No having it both ways, you know what the issue is - I don't need to explain it to you. It will do neither of us any justice to get bogged down in it. I've changed your edit to a kind of "more technically accurate" description: British Islands and Ireland. This is what's used on the Republic of Ireland page. (Great Britain is even more complicated than Britain - does it refer to the island or the union on the island. It certainly could not be expandd to take in IoM of the CI.)
I understand it's an annoyance for British editors. I guess you understand that the other way around is an annoyance for Irish editors. At least peace is kept by agreeing when and where to use which term. It was a hard enough deal to broker having the British Isles template here, if the only cost is not using one term over all others (in a limited number of circumstances), then really, is it too tough a deal to keep? --sony-youthpléigh 22:53, 16 September 2007 (UTC)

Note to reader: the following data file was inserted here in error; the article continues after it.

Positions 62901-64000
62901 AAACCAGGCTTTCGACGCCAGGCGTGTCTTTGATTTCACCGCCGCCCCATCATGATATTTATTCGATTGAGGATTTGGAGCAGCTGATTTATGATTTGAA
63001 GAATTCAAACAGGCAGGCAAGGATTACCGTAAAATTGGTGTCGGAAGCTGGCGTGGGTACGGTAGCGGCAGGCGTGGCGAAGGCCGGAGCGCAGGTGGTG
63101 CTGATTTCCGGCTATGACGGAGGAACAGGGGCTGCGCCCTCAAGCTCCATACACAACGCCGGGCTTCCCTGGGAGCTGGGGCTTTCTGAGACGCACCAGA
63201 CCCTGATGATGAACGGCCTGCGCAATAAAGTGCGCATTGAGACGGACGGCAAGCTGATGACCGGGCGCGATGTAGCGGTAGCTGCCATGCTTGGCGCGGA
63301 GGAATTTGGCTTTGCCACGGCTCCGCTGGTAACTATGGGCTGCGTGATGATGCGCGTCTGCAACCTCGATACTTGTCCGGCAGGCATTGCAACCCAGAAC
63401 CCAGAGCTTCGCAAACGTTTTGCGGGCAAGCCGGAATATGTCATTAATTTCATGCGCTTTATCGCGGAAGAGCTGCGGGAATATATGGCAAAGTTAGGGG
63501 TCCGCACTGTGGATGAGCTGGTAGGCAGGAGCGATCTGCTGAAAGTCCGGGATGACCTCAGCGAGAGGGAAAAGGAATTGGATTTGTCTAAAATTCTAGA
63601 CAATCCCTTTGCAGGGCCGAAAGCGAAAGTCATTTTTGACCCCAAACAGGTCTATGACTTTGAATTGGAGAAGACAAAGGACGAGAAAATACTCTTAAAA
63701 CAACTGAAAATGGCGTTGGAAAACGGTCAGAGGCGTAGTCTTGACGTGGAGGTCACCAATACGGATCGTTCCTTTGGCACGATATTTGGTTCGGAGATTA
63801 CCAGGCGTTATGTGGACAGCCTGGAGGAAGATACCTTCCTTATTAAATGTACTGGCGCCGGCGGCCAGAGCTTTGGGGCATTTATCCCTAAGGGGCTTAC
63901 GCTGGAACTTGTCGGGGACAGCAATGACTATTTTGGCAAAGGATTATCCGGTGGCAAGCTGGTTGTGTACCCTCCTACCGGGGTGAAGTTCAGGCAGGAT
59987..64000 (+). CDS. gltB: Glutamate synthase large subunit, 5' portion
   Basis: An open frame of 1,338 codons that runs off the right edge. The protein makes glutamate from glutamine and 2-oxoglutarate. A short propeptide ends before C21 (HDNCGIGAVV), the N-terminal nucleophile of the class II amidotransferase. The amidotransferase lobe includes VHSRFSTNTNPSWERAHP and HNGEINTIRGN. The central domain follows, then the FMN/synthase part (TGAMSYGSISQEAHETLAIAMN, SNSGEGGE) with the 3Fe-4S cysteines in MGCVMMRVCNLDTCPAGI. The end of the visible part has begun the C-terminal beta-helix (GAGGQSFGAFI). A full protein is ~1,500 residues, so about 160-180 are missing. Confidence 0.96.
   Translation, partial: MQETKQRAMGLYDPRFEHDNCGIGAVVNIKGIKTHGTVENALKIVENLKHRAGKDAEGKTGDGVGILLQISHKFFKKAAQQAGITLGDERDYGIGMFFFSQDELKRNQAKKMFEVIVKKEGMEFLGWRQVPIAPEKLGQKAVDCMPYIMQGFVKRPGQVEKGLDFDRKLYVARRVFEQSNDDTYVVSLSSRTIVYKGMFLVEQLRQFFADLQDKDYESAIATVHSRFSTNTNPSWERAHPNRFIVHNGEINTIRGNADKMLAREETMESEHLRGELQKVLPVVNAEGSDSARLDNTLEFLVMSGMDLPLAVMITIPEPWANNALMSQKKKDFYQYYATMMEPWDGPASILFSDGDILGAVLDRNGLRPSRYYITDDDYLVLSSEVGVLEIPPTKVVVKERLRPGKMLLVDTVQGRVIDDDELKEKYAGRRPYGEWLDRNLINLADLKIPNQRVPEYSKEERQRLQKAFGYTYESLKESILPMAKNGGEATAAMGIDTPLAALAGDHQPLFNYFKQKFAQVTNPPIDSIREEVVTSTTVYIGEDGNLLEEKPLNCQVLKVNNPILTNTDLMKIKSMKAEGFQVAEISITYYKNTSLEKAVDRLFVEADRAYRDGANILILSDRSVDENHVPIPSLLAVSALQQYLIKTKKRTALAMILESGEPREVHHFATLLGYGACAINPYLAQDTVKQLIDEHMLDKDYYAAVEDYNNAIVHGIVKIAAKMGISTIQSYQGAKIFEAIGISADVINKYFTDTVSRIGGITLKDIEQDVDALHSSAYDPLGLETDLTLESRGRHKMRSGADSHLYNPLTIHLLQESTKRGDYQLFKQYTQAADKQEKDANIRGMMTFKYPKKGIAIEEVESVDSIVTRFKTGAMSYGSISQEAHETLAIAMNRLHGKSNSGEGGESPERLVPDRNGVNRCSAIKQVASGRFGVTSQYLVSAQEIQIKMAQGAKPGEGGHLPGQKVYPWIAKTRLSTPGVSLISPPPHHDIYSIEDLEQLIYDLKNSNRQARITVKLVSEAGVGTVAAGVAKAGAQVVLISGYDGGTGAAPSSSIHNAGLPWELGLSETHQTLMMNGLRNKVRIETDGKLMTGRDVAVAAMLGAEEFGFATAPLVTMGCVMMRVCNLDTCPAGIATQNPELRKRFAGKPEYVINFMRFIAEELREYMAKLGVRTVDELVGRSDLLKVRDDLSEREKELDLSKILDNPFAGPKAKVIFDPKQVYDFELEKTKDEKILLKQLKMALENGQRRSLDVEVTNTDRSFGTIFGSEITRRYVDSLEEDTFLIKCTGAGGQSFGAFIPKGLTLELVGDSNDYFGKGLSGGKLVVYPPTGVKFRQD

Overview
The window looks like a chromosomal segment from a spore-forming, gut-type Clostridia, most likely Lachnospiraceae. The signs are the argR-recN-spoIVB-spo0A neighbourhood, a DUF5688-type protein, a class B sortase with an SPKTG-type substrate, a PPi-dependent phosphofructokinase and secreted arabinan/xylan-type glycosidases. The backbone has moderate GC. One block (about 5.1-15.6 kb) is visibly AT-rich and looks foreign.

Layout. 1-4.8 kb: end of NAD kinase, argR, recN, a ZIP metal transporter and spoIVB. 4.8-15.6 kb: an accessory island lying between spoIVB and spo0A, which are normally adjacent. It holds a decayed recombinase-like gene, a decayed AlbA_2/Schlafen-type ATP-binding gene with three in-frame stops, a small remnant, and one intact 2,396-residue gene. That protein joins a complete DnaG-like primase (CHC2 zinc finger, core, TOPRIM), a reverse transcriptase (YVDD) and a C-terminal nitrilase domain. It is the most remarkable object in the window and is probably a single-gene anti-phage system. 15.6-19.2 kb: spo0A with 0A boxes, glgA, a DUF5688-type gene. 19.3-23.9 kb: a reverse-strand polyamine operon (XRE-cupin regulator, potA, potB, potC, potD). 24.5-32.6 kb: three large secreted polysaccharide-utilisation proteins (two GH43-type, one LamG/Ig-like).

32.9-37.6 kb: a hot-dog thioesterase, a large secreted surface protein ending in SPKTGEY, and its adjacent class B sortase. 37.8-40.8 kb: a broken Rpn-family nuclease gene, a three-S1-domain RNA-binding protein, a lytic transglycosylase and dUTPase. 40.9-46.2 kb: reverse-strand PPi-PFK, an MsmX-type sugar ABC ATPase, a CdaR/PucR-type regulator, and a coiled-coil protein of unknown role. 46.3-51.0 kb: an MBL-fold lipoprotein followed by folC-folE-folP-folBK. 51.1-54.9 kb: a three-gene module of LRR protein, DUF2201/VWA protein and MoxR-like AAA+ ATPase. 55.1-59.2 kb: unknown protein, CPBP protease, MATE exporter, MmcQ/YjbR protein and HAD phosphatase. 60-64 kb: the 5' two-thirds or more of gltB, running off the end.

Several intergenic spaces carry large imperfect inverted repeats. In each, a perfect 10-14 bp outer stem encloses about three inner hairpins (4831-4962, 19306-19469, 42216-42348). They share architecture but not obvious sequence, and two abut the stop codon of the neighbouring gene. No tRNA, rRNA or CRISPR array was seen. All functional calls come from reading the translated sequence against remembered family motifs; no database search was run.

It is an annoyance to any person without a political axe to grind that politics impinges on simple geography. The British Isles as an archipelago existed long before the nations that now exist there. Geographers and natural historians and believe it or not a fair number of historians from Ireland have no problem in calling a spade a spade. Jooler 07:48, 17 September 2007 (UTC)
No political axe to grind either. Believe it or not many geographers, natural historians, etc. from the UK have no problem calling a shovel a shovel. (See here, here or here to cite just three of the most unambigious alternatives). --sony-youthpléigh 08:25, 17 September 2007 (UTC)